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Im 23(Mexican) married to a US Citizen(22) we have a 2 year old boy. Would i have to return to Mexico to complete the process???

Long Beach, CA |

i came to the US 6 months old illegally with my parents for medican reasons and had therapy till age 7. I never left the US. I graduated High School 2007 with honors and went to community college for a little over a year. Im now 23 married to a US Citizen(22) and have a 2 year old boy. We have our own apartment and dont recieve Welfare. What can i do to avoid returning to Mexico to complete the process? What are my chances of getting a green card? How can i prepare myself? I have medical records. We have pictures dated from 2007 and pictures with our son as well as pictures of our yearly family reunion.

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Attorney answers 5


yes, you would but you could possibly only have to stay for three weeks or so. you might qualify for the conditional waiver. look up rosemary esparza for the best in advice on the west coast

The advice that I give in each answer or legal is not intended to take the place of an in person consultation. A complete answer takes an in depth interview. After all, it is a life that is at stake. If you are in another city that I do not service ask me and I might be able to recommend you an attorney there. In general, in Houston, I recommend Adan Vega or Bruce Coane, Specialists. In Dallas I recommend Richard Fernandez, Elizabeth Cedillo or Yong Wood as highly skilled and experienced. In South Texas I recommend Jodi Goodwin from Harlengin or Leonel Perez of Edinburg. In San Antonio I recommend Bob or Nancy Shivers or drive to Austin to see me or my talented associate Jacqueline Watson.


Your case sounds like a perfect fit for the new provisional unlawful presence waiver on Form I-601A as well as a deferred action for childhood arrivals. Please retain counsel asap and get started. It is very possible that you can have status at some point in the near future.


Along with the provisional waiver of unlawful presence that my colleagues are talking about, it sounds like you could also benefit from Deferred Action (DACA). If you qualify for DACA, you will get relief from deportation and a work permit.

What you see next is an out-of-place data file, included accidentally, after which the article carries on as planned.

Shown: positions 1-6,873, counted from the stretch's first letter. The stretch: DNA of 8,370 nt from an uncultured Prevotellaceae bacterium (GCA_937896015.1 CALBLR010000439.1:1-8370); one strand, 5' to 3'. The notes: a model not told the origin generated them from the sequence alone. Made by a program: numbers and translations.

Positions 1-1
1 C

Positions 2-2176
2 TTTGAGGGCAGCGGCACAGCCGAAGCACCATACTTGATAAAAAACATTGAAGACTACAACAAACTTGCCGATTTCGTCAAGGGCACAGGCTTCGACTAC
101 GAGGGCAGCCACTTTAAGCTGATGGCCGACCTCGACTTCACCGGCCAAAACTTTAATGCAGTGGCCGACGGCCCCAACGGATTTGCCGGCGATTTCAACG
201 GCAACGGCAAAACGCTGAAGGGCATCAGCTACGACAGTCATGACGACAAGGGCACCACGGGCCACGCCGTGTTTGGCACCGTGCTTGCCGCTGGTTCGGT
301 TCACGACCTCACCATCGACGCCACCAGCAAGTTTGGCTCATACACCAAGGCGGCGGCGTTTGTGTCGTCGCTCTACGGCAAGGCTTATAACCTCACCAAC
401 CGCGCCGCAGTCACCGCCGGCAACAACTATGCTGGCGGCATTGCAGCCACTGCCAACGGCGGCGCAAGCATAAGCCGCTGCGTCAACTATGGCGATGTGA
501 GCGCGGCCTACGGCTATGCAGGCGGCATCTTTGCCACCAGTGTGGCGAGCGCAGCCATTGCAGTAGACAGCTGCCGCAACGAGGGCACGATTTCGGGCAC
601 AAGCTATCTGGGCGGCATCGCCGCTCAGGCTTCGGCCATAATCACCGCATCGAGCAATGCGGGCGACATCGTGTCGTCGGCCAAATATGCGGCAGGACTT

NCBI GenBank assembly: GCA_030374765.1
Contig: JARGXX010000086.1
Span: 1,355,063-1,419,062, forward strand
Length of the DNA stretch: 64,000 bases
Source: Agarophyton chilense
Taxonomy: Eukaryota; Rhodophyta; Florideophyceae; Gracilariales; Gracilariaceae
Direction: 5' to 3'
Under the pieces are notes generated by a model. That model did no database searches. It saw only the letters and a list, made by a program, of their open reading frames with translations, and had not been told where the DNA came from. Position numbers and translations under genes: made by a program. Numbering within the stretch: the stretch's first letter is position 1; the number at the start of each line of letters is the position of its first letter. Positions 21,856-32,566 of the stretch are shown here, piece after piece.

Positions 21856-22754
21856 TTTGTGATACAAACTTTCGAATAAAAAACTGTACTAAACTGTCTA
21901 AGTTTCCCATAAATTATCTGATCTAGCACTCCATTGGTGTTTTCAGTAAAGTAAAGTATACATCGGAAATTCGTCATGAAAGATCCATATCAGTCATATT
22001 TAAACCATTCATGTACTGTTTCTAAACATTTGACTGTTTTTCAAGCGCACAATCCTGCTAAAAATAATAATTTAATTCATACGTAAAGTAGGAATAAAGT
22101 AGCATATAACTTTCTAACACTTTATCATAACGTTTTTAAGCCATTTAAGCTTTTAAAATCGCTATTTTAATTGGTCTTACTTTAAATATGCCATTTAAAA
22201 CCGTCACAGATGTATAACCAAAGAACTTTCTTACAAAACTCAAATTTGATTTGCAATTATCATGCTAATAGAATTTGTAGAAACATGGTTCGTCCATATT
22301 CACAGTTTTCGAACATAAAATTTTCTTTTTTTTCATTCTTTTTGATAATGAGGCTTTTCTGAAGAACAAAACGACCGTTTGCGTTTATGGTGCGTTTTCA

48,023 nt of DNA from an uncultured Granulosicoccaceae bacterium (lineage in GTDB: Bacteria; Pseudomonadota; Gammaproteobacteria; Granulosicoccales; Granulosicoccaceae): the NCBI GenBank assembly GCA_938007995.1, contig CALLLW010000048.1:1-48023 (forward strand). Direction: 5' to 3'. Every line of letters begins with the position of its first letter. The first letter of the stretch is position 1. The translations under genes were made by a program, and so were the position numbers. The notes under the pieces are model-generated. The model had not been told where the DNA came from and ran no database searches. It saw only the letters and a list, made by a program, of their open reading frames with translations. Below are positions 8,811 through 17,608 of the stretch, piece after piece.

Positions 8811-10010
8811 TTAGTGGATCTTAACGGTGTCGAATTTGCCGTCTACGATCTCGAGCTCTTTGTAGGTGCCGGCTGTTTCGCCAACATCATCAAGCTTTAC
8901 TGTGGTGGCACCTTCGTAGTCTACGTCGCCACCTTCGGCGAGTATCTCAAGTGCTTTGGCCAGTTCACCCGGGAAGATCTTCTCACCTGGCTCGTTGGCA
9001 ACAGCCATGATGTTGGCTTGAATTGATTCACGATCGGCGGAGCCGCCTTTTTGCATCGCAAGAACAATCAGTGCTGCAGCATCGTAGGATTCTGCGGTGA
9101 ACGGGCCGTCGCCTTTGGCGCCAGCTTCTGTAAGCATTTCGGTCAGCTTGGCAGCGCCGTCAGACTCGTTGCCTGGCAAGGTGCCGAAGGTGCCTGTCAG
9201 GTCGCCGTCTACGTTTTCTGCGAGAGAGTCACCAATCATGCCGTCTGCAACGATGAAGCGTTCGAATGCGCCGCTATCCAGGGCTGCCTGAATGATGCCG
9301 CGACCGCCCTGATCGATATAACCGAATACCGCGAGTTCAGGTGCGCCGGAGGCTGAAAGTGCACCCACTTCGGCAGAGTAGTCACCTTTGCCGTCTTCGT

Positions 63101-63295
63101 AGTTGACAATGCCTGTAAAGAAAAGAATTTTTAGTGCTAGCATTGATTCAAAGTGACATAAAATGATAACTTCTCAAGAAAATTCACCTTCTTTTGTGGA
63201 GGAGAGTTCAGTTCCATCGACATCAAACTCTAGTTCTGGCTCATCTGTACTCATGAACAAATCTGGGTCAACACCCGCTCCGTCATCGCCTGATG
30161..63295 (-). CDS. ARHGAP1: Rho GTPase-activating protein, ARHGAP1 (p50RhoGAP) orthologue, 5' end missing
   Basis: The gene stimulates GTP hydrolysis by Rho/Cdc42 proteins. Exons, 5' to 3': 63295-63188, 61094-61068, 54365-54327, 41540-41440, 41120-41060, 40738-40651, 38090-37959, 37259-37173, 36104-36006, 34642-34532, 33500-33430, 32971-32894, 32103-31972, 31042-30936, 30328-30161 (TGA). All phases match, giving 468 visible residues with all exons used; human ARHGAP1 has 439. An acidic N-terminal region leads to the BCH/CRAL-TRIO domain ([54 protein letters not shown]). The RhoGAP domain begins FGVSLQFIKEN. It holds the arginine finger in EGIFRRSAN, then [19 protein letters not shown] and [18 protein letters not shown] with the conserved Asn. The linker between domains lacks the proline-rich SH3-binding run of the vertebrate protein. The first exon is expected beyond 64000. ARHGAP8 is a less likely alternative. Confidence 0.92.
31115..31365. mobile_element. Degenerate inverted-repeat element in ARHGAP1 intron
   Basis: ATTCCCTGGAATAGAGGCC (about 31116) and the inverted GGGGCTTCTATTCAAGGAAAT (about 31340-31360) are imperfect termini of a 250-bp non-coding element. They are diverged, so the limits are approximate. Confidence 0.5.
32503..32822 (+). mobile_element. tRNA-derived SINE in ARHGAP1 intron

With the provisional waiver, you can file your I-130 and I-601A waiver in the US and receive an answer before you go back to Mexico to interview for your green card.

I definitely recommend consulting with an immigration attorney who can advise you as to the best course of action. - Disclaimer: This a general answer to your legal question. Unless you have a signed engagement letter with me, you should not consider this information to be legal advice.


The new provisional waiver is an option. To qualify, you'd have to have an approved I-130. You may also be eligible for DACA. Talk to an immigration attorney for help and immediate assistance.

(626) 771-1078 Los Angeles Attorney Theodore Huang, Esq. This is not legal advice. No attorney/client relationship is established. Attorney Huang is licensed in MD; practice limited to federal law.


Apply for the Deferred Action program now. Compared to the provisional waiver, it's a lot faster, a heck of a lot cheaper and a much easier burden to satisfy. Keep in mind Deferred Action will not give you a green card or pathway to citizenship, but it does grant you a work permit, social security card and driver's license in about 3-6 months. Then you can take your time fleshing out the details and the procedure for a provisional waiver, if the facts of your case warrant it.

Best of luck,

Sanjay Paul, Esq.
(888) 373-2602

This is not legal advice. No attorney client relationship exists between us.

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